The surprising health benefits of nuts


  • Activating or soaking nuts deemed popular by the paleo and wellness blogger community may leach important nutrients from nuts and cause more harm than good. Nuts naturally contain phytates, which bind minerals. Supporters of activated nuts believe soaking breaks down the phytates and improves bio-availability of minerals, making it easier for our bodies to absorb the minerals nuts contain. A recent study shows that common methods used to activate nuts do not reduce phytate levels however important minerals in nuts, specifically iron, calcium and zinc, were leached out during the soaking process, which suggests activating nuts probably does more harm than good. Some studies even report that activating nuts such as almonds may actually increase phytate levels!

  • Research shows that up to 30% of the total calories in nuts are not absorbed. The calories in nuts aren’t as high as you think as your body doesn’t absorb all the calories. The fat contained in nuts is actually trapped in cell walls, stopping your body from absorbing all of it.

  • Nuts can help with weight loss by triggering satiety levels which may help stop overeating. Nuts are rich in healthy fats, fibre and protein. Nuts are fuel for the good bacteria in our gut, particularly the skin of the nut which provides important nutrients such as fibre and polyphenols with antioxidant and anti-inflammatory properties.

  • Research has found regularly eating nuts can help protect brain cells which are important for memory. Walnuts are particularly beneficial as they have a high concentration of omega 3 and polyphenols which is particularly important for brain health.

  • 98% of Australians are not eating the recommended 30g daily serve of nuts. Nuts are recommended for an array of health benefits including heart health, brain health, gut health and weight management. Try adding nuts to smoothies, stir frys, salads, baking and fruit with yoghurt to get more nuts in your diet.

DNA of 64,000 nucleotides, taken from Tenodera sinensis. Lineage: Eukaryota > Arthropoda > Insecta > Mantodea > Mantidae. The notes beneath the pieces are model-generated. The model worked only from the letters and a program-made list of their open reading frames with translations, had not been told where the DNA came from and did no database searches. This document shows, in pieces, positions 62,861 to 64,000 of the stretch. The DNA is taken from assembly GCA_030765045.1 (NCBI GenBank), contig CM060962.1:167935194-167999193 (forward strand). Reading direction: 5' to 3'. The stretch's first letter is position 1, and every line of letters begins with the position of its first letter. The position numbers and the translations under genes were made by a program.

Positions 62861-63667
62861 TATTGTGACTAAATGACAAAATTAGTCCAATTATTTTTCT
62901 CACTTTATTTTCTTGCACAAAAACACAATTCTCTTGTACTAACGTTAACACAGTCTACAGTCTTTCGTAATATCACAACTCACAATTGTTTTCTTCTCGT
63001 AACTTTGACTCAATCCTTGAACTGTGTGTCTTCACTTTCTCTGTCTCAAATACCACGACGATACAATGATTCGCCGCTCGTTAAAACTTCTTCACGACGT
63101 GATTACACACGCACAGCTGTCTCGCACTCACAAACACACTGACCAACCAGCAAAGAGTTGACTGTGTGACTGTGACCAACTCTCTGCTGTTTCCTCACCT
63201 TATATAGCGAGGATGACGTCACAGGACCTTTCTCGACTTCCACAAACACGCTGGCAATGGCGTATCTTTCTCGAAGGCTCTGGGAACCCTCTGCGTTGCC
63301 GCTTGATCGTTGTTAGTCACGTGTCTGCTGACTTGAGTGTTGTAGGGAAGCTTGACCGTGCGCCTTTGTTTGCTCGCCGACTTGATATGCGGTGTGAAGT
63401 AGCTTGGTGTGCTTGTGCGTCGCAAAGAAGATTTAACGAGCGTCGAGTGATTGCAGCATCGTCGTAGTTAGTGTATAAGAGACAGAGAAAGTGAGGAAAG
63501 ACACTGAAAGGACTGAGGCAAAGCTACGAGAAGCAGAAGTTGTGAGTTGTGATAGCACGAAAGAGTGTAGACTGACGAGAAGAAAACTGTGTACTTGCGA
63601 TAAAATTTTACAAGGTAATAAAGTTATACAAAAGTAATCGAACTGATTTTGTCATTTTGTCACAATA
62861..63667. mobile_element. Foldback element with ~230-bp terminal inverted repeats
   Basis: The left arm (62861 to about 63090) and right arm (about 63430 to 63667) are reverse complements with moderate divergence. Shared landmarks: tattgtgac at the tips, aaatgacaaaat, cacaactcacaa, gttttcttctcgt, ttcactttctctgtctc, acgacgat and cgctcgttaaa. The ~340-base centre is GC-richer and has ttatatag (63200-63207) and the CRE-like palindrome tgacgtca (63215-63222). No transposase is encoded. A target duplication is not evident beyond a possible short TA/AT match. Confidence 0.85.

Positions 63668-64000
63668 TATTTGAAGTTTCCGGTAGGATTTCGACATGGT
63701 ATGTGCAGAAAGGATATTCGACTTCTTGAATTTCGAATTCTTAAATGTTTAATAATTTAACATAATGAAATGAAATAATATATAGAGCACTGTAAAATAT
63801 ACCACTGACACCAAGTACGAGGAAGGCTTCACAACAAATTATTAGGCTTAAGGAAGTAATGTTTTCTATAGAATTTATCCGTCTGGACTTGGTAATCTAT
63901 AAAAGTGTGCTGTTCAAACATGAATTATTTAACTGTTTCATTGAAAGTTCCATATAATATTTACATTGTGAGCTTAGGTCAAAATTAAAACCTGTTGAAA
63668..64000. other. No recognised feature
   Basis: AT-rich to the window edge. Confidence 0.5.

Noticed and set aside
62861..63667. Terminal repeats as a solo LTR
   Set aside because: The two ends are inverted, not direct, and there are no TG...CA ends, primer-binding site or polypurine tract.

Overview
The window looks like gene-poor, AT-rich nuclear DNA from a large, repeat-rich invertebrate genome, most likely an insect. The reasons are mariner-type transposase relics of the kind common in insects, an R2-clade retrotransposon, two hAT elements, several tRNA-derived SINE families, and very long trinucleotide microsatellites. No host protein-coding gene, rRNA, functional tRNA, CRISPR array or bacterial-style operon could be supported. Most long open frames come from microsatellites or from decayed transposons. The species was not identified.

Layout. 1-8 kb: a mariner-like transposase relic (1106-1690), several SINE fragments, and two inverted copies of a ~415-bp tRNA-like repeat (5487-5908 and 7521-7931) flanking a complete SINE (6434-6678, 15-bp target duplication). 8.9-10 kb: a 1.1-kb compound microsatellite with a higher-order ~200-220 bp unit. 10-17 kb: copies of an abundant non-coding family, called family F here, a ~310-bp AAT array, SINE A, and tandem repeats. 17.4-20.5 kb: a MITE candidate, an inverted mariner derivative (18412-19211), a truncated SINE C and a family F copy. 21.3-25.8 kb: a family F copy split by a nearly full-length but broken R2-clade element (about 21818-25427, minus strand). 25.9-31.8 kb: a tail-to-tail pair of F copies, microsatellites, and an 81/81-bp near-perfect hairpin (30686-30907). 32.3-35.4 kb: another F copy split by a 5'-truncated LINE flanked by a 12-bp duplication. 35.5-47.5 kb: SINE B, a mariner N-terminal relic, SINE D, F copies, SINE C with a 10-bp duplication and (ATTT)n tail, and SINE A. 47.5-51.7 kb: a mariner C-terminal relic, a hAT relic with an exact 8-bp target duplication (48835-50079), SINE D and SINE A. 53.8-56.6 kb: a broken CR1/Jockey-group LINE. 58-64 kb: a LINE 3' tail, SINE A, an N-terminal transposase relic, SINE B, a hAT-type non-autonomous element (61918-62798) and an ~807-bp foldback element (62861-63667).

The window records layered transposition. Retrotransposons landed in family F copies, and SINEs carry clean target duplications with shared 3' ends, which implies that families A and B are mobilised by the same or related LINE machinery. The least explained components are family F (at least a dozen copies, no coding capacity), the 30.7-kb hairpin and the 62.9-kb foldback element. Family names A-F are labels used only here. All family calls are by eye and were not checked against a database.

References:

1. Kumari S., et al. Does ‘activating’ nuts affect nutrient bioavailability? Food Chemistry 2020 doi: 10.1016/j.foodchem.2020.126529

2. Taylor H., et al. The effects of 'activating' almonds on consumer acceptance and gastrointestinal tolerance. Eur J Nutr, 2018. 57(8): p. 2771-2783. https://www.ncbi.nlm.nih.gov/pubmed/28956139

3. Aune, D., et al., Nut consumption and risk of cardiovascular disease, total cancer, all- cause and cause-specific mortality: a systematic review and dose-response meta-analysis of prospective studies. BMC Med, 2016. 14(1): p. 207.

4. Afshin, A., et al., Consumption of nuts and legumes and risk of incident ischemic heart disease, stroke, and diabetes: a systematic review and meta-analysis. Am J Clin Nutr, 2014. 100(1): p. 278-88.

5. Nikodijevic C. et al. Nut consumption in a representative survey of Australians: a secondary analysis of the 2011–2012 National Nutrition and Physical Activity Survey. Public Health Nutrition. March 2020 DOI: 10.1017/S1368980019004117

6. Neale, E., et al., The effect of nut consumption on heart health: an updated systematic review of the literature. 2018. Nuts for Life, unpublished.

7. Li, H., et al., Nut consumption and risk of metabolic syndrome and overweight/obesity: a meta-analysis of prospective cohort studies and randomized trials. Nutr Metab (Lond), 2018. 15: p. 46.

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